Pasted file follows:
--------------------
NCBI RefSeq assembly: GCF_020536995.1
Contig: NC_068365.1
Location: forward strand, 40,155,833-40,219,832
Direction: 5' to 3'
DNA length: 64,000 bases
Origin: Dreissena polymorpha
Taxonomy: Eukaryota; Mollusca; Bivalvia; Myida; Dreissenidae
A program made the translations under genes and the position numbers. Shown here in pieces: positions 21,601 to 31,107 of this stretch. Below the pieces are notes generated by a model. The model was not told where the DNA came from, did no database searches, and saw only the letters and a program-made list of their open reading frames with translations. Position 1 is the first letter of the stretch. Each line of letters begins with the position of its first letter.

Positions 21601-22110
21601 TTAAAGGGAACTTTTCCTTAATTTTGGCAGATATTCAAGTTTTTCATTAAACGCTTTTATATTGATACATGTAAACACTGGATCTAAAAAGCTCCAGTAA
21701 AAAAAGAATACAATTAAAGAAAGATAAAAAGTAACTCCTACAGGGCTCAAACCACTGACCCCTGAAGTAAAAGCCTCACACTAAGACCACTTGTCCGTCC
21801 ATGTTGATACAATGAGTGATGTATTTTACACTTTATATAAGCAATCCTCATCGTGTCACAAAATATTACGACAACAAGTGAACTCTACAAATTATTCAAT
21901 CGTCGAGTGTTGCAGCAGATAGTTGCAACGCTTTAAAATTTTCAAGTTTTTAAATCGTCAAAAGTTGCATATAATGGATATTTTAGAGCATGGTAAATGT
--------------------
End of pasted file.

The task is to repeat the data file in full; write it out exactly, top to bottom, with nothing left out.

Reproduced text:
NCBI RefSeq assembly: GCF_020536995.1
Contig: NC_068365.1
Location: forward strand, 40,155,833-40,219,832
Direction: 5' to 3'
DNA length: 64,000 bases
Origin: Dreissena polymorpha
Taxonomy: Eukaryota; Mollusca; Bivalvia; Myida; Dreissenidae
A program made the translations under genes and the position numbers. Shown here in pieces: positions 21,601 to 31,107 of this stretch. Below the pieces are notes generated by a model. The model was not told where the DNA came from, did no database searches, and saw only the letters and a program-made list of their open reading frames with translations. Position 1 is the first letter of the stretch. Each line of letters begins with the position of its first letter.

Positions 21601-22110
21601 TTAAAGGGAACTTTTCCTTAATTTTGGCAGATATTCAAGTTTTTCATTAAACGCTTTTATATTGATACATGTAAACACTGGATCTAAAAAGCTCCAGTAA
21701 AAAAAGAATACAATTAAAGAAAGATAAAAAGTAACTCCTACAGGGCTCAAACCACTGACCCCTGAAGTAAAAGCCTCACACTAAGACCACTTGTCCGTCC
21801 ATGTTGATACAATGAGTGATGTATTTTACACTTTATATAAGCAATCCTCATCGTGTCACAAAATATTACGACAACAAGTGAACTCTACAAATTATTCAAT
21901 CGTCGAGTGTTGCAGCAGATAGTTGCAACGCTTTAAAATTTTCAAGTTTTTAAATCGTCAAAAGTTGCATATAATGGATATTTTAGAGCATGGTAAATGT